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Phase Behavior of Non-Ionic Surfactant-Medium Chain Triglyceride-Water Microemulsion Systems
Journal of Surfactants and Detergents  (IF1.902),  Pub Date : 2021-05-07, DOI: 10.1002/jsde.12510
Shannon P. Callender, Shawn D. Wettig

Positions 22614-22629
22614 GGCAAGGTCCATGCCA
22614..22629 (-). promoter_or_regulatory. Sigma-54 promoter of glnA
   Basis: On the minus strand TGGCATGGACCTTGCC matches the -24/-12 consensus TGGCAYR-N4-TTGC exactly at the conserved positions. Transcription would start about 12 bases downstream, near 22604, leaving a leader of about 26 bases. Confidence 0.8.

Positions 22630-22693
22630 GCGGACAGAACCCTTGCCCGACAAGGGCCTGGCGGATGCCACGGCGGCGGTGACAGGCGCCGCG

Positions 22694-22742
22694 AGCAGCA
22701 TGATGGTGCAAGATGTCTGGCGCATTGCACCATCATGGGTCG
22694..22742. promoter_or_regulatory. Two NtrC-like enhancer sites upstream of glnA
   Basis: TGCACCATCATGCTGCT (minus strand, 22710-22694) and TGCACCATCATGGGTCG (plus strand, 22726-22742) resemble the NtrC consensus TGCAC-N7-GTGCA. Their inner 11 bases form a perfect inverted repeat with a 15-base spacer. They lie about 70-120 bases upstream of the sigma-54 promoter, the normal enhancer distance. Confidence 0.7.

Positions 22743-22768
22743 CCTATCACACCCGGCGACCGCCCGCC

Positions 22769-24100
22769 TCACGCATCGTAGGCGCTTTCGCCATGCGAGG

Microemulsion systems have garnered tremendous interest in the pharmaceutical sector for a variety of drug delivery applications. Non-ionic surfactants are often the preferred surfactant class given their uncharged nature, enhanced oral safety profile, and generally regarded as safe status as compared to other surfactant classes (Myers, Surfactant science and technology, 2005, p. 29), (Malmsten, Handbook of microemulsion science and technology, 1999, p. 755), (Grove & Mullertz, Chapter 5-liquid self-microemulsifying drug delivery systems, 2007), (Liu et al., Water-insoluble drug formulation, 2008), (Hauss, Advanced Drug Delivery Reviews, 2007, 59, pp. 667–676), (Balazs, Solubility, delivery and ADME problems of drugs and drug-candidates, 2011, p. 68). In this work, the phase behavior and microemulsion formation potential of four commonly used non-ionic surfactants, PEG-40 hydrogenated castor oil, Poloxamer 188, Polysorbate 80, and d-α-tocopherol polyethylene glycol succinate were studied via ternary phase diagram (TPD) mapping using a medium chain triglyceride, Miglyol 812. Results indicated notable differences in phase behavior despite similarities in hydrophilic–lipophilic balance value (13–15). All surfactants produced Winsor Type I, oil-in-water microemulsions at water concentrations above 40% wt/wt. Winsor Type II water-in-oil microemulsions were difficult to obtain even at high oil concentrations of ≥70% wt/wt. Winsor III microemulsions, though rare, were generally obtained in the middle regions of the TPD between 10% and 30% wt/wt water while Winsor IV microemulsions dominated at high surfactant concentrations of ≥45% wt/wt. Opaque emulsion areas were particularly notable in wax state surfactants. Polysorbate 80 and PEG-40 hydrogenated castor oil demonstrated a high degree of synergism as well as the largest oil-in-water (o/w) and water-in-oil (w/o) microemulsion formation potential rendering them suitable for a number of enteral and parenteral applications.